|NRG ENERGY, INC. filed this Form 10-K on 03/01/2018|
Nuclear Waste — The federal government's program to construct a nuclear waste repository at Yucca Mountain, Nevada was discontinued in 2010. Since 1998, the U.S. DOE has been in default of the federal government's obligations to begin accepting spent nuclear fuel, or SNF, and high-level radioactive waste, or HLW, under the U.S. Nuclear Waste Policy Act of 1982, or the Nuclear Waste Policy Act. Owners of nuclear plants, including the owners of STP, had been required to enter into contracts setting out the obligations of the owners and the U.S. DOE, including the fees to be paid by the owners for the U.S. DOE's services to license a spent fuel repository. Effective May 16, 2014, the U.S. DOE stopped collecting the fees.
On February 5, 2013, STPNOC entered into a settlement agreement with the U.S. DOE for payment of damages relating to the U.S. DOE's failure to accept SNF and HLW under the Nuclear Waste Policy Act through December 31, 2013, which was extended through an addendum dated January 24, 2014, to December 31, 2016. On December 12, 2016, STPNOC received the federal government's offer of another three-year extension of payment for continued failure to accept SNF and HLW. The proposal was reviewed and accepted. There are no facilities for the reprocessing or permanent disposal of SNF currently in operation in the U.S., nor has the NRC licensed any such facilities. STPNOC currently stores all SNF generated by its nuclear generating facilities in on-site storage pools. Since STPNOC's SNF storage pools do not have sufficient storage capacity for the life of the units, STPNOC is proceeding to construct dry cask storage capability on-site. STPNOC plans to continue to assert claims against the U.S. DOE for damages relating to the U.S. DOE's failure to accept SNF and HLW.
Under the federal Low-Level Radioactive Waste Policy Act of 1980, as amended, the state of Texas is required to provide, either on its own or jointly with other states in a compact, for the disposal of all low-level radioactive waste generated within the state. STP's warehouse capacity is adequate for on-site storage until a site in Andrews County, Texas becomes fully operational.
Clean Water Act — The Company is required under the CWA to comply with intake and discharge requirements, requirements for technological controls and operating practices. As with air quality regulations, federal and state water regulations have become more stringent and imposed new requirements.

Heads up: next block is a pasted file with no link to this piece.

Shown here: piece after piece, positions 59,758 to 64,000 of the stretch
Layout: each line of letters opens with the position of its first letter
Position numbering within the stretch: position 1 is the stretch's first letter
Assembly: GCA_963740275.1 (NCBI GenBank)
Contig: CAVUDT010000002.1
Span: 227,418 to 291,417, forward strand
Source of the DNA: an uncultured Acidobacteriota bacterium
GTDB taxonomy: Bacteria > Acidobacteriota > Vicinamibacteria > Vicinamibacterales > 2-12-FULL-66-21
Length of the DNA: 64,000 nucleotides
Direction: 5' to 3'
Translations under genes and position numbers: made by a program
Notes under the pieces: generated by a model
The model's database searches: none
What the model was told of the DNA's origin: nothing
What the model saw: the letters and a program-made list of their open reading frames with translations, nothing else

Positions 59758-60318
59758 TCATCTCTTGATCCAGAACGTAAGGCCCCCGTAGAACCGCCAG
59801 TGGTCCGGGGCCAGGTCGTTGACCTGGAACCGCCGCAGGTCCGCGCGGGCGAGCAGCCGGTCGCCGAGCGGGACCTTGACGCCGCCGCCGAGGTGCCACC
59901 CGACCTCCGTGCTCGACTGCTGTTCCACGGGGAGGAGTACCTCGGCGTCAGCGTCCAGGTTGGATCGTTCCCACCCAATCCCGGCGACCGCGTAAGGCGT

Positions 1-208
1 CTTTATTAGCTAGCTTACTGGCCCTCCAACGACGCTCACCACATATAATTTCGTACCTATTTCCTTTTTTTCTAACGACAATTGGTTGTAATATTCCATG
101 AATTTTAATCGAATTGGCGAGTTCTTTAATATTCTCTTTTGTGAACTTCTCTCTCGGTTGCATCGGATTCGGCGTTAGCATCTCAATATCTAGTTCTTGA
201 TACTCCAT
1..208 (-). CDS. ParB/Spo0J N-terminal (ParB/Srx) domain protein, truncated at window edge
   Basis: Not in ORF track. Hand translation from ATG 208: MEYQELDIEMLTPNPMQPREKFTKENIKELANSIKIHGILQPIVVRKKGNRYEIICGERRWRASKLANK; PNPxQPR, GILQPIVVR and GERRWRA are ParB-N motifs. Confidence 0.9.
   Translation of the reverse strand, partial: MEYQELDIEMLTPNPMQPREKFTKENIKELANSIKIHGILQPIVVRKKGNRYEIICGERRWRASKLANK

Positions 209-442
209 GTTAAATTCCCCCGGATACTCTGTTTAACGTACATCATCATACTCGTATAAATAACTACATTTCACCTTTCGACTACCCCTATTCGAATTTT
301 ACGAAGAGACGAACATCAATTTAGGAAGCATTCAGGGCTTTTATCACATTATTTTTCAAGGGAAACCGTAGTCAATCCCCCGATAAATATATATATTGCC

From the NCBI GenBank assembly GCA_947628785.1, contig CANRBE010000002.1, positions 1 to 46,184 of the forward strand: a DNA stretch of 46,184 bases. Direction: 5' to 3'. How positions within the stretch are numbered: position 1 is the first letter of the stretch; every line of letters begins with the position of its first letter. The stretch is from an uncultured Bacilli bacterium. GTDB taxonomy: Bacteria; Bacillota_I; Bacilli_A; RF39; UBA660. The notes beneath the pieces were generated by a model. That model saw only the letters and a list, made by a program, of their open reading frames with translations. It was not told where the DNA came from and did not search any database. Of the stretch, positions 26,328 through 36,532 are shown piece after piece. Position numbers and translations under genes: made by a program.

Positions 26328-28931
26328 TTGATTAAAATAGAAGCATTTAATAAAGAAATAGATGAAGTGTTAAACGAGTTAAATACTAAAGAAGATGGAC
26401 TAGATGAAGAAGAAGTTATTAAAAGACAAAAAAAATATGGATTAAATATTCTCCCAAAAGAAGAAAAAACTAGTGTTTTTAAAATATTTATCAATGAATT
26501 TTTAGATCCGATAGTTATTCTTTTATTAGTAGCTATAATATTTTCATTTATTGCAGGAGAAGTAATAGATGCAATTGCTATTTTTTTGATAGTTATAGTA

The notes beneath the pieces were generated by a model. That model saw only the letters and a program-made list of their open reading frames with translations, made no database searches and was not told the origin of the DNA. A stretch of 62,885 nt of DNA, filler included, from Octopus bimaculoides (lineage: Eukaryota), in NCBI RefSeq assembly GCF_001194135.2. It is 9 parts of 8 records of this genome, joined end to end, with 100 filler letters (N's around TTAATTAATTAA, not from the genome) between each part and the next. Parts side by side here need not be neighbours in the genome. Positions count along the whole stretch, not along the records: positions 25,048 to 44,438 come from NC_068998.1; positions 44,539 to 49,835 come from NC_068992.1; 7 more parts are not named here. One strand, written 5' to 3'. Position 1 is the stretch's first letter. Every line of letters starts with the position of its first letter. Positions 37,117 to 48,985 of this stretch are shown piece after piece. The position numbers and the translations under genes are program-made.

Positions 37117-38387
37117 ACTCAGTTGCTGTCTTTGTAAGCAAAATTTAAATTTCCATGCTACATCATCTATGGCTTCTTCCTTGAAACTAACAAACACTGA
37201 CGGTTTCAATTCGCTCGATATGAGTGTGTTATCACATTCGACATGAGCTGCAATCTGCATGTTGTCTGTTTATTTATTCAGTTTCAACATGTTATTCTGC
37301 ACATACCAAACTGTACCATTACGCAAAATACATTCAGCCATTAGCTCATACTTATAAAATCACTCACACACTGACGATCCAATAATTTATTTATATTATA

Once Through Cooling Regulation — In August 2014, EPA finalized the regulation regarding the use of water for once through cooling at existing facilities to address impingement and entrainment concerns. NRG anticipates that more stringent requirements will be incorporated into some of its water discharge permits over the next several years as NPDES permits are renewed.
Effluent Limitations Guidelines — In November 2015, the EPA revised the Effluent Limitations Guidelines for Steam Electric Generating Facilities, which would have imposed more stringent requirements (as individual permits were renewed) for wastewater streams from flue gas desulfurization, or FGD, fly ash, bottom ash, and flue gas mercury control. In April 2017, the EPA granted two petitions to reconsider the rule and also administratively stayed some of the deadlines. On September 18, 2017, the EPA promulgated a final rule that (i) postpones the compliance dates to preserve the status quo for FGD wastewater and bottom ash transport water by two years to November 2020 until the EPA completes its next rulemaking and (ii) withdrew the April 2017 administrative stay. The legal challenges have been suspended while the EPA reconsiders and likely modifies the rule. Accordingly, the Company has largely eliminated its estimate of the environmental capital expenditures that would have been required to comply with permits incorporating the revised guidelines. The Company will revisit these estimates after the rule is revised.
Regional Environmental Developments
New Source Review — In 2007, Midwest Generation received an NOV from the EPA alleging that past work at Crawford, Fisk, Joliet, Powerton, Waukegan and Will County generating stations violated NSR and other regulations. These alleged violations are the subject of litigation described in Item 15 — Note 22, Commitments and Contingencies. Additionally, in April 2013, the Connecticut Department of Energy and Environmental Protection issued four NOVs alleging that past work at oil-fired combustion turbines at the Torrington Terminal, Franklin, Branford and Middletown generating stations violated regulations regarding NSR.